Greek Philosophy Quotes - Bits of Wisdom
Hard to find original quotes of Greek Philosophers and their meaning for everyday life.
Nowadays, internet is full of inspirational quotes but rarely will you find a profound explanation from a PhD Professor of Greek Philosophy.
We present you the most influential philosophy quotes from Plato, Aristotle, Heraclitus, Thales, Xenophanes, Democritus.
Enjoy and share your thoughts.
“The worst of all deceptions is self-deception”
When we are deceived by someone, no matter how bad that may be, there is always the possibility to find the truth. The deceiver might be canny and efficacious, but, from the moment we will suspect that something is wrong, we can start searching for the truth and the deception will be revealed, sooner or later.
In self-deception, the deceived and the deceiver are one and the same person. Being the deceiver of myself means that I want to deceive me and I use all the means available to make it happen – and it happens, because I know all the ways to outsmart me and, what is more important, I want to be deceived. Self-deception is the worst kind of deception,because I cannot escape from the lies I tell myself.
The consequences of self-deception are disastrous for my life, since living a lie is a source of temporary joy and constant unhappiness.
“Neither by nature, then, nor contrary to nature do the virtues arise in us; rather we are adapted by nature to receive them, and are made perfect by habit”
What Aristotle here tells us is that we are not born good, bad, cowards, brave etc. We create and develop our virtues, through interaction with other people and education. In other words, through habit.
Therefore, we don’t have any excuse when we refuse to change any of our virtues and, furthermore, aspects of our character. There is no “I was born that way, either you like it or not ” We can change and we must, in order to live a better life.
However, there is a problem: change is difficult, because it is a matter of habit. So, we have to develop new habits, and struggle hard for it, because it works.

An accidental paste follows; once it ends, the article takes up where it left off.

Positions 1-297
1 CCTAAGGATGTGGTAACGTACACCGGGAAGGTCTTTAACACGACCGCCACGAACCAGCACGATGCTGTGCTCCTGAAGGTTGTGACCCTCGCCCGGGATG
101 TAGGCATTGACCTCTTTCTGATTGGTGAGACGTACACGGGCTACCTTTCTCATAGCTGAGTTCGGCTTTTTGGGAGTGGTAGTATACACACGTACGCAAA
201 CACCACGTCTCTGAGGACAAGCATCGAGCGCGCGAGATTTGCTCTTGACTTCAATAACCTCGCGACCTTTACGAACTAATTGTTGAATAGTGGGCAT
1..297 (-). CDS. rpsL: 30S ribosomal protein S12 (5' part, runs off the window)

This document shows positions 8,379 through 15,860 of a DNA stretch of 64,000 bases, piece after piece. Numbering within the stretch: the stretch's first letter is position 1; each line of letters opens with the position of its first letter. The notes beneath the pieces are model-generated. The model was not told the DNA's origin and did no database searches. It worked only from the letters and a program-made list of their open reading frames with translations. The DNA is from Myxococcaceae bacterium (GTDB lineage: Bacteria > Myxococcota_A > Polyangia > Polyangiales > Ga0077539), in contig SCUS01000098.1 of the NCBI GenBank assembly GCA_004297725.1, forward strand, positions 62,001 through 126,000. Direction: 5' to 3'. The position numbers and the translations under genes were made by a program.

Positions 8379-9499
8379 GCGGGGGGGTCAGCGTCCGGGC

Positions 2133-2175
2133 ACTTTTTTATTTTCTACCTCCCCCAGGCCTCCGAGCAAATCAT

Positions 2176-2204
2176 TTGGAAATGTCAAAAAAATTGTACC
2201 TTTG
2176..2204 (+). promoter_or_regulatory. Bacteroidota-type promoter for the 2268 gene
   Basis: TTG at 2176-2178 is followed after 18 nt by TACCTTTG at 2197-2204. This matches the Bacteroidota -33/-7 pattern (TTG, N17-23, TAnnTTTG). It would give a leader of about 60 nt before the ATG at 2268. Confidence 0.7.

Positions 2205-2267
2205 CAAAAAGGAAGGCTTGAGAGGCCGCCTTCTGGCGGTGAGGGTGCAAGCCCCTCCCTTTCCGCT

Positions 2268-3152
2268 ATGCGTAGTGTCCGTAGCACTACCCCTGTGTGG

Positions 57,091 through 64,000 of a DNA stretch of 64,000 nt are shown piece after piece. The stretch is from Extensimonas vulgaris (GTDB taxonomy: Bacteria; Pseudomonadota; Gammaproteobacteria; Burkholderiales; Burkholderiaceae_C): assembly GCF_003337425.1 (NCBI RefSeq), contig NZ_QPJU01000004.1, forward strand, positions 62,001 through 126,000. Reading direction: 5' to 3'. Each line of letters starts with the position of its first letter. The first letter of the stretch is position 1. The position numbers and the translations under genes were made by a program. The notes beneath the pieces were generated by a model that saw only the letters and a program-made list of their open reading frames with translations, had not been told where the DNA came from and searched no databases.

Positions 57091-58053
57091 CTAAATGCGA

“Character is destiny”
Heraclitus teaches us that there are no predetermined forces or personal characteristics we cannot change and with which we have to live, no matter how damaging they may be to our life.
On the contrary, we are the ones who shape our future. Heraclitus goes even further, since he says that our deeper self, what we call “character”, is our future. It is our future, because our character is the way we perceive and respond to the world. A pessimist will never see the bright side of life. Therefore, whatever we might try to do to change things, if we don’t transform ourselves, i.e. change our character, our fate is sealed. In addition, this quote functions as a guide to know the other, as well.
By knowing the other’s character, we know how he will behave in certain circumstances, and, consequently, his destiny.
“The happy man is the one who has a healthy body, a wealthy soul and a well educated nature”
The ancient Greeks believed that man should have both a healthy body and a healthy mind, in order to live well. Thales goes further. He says that a happy man has to take care of his body, cultivate his mind, but has to have a “wealthy soul” as well. Why are these important?
The healthy body is important, because sickness is a source of sadness, either due to the pain it causes or because it draws all our attention to it, and therefore diverges us from our goals. In addition, a sick body might prevent us from doing things that will make us happy.
By “soul” we should understand personality traits. Therefore, a “wealthy soul” is a personality that has an abundance of positive characteristics, such as magnanimity, generosity, patience etc., which will help us not only face or overcome any difficulties, but they will also open us to other people and make us sincere towards ourselves.
Finally, by “well educated nature” we should understand a well-taught man who has the will and the ability to keep on learning. This means that a happy man is open-minded.
“Now if cattle, horses or lions had hands and were able to draw with their hands and perform works like men, horses like horses and cattle like cattle would draw the forms of gods, and make their bodies just like the body each of them had”
Xenophanes argues about how our conception of God is totally false. For Xenophanes we have depicted God like a human being. But we have done so because we are humans. So, if the animals could depict their own God, they would make Him look like them.
With this Xenophanes draws our attention to the fact that there are no absolute ways of seeing things. We always perceive the world our way, i.e. situated in specific time and space, either as persons or as species. We cannot go beyond our bodies and look at things free from all that physically and mentally confine us.
“The proper bulk is better than the big bulk”
Democritus gives us a method to live in tranquility. The best way to achieve that is by undertaking only what we can handle, in both our private and public life. In other words, we should occupy ourselves only with the things that are worthwhile and essentials.
Even if luck, says Democritus, offers us more than we can take, we should have the prudence to put all the extra bulk aside. Otherwise the weight will break us down.
Deprivation is also another way to lose tranquility, because it causes lack of what we need and, therefore, it troubles our mind.
Of course the above are only a small part of what the ancient Greek philosophers can teach us.
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